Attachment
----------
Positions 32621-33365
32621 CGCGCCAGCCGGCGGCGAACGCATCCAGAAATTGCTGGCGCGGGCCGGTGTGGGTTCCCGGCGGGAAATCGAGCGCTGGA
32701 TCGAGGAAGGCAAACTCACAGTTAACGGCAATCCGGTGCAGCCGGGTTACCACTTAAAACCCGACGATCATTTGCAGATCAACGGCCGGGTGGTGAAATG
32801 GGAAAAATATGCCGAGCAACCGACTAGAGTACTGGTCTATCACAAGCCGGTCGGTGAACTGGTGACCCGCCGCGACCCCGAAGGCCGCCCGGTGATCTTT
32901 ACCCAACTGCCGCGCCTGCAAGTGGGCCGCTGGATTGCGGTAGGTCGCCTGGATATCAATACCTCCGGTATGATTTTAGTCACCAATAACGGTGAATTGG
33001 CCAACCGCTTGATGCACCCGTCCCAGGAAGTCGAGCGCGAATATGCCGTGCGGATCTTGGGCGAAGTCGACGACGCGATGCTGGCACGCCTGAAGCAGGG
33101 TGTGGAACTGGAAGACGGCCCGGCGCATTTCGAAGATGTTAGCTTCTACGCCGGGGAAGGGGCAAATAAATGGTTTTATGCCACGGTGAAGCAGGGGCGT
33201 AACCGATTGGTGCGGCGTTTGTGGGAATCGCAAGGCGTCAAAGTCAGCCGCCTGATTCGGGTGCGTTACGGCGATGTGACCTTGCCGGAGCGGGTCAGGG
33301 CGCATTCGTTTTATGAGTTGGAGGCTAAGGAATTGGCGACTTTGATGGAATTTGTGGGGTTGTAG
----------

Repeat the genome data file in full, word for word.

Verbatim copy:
Positions 32621-33365
32621 CGCGCCAGCCGGCGGCGAACGCATCCAGAAATTGCTGGCGCGGGCCGGTGTGGGTTCCCGGCGGGAAATCGAGCGCTGGA
32701 TCGAGGAAGGCAAACTCACAGTTAACGGCAATCCGGTGCAGCCGGGTTACCACTTAAAACCCGACGATCATTTGCAGATCAACGGCCGGGTGGTGAAATG
32801 GGAAAAATATGCCGAGCAACCGACTAGAGTACTGGTCTATCACAAGCCGGTCGGTGAACTGGTGACCCGCCGCGACCCCGAAGGCCGCCCGGTGATCTTT
32901 ACCCAACTGCCGCGCCTGCAAGTGGGCCGCTGGATTGCGGTAGGTCGCCTGGATATCAATACCTCCGGTATGATTTTAGTCACCAATAACGGTGAATTGG
33001 CCAACCGCTTGATGCACCCGTCCCAGGAAGTCGAGCGCGAATATGCCGTGCGGATCTTGGGCGAAGTCGACGACGCGATGCTGGCACGCCTGAAGCAGGG
33101 TGTGGAACTGGAAGACGGCCCGGCGCATTTCGAAGATGTTAGCTTCTACGCCGGGGAAGGGGCAAATAAATGGTTTTATGCCACGGTGAAGCAGGGGCGT
33201 AACCGATTGGTGCGGCGTTTGTGGGAATCGCAAGGCGTCAAAGTCAGCCGCCTGATTCGGGTGCGTTACGGCGATGTGACCTTGCCGGAGCGGGTCAGGG
33301 CGCATTCGTTTTATGAGTTGGAGGCTAAGGAATTGGCGACTTTGATGGAATTTGTGGGGTTGTAG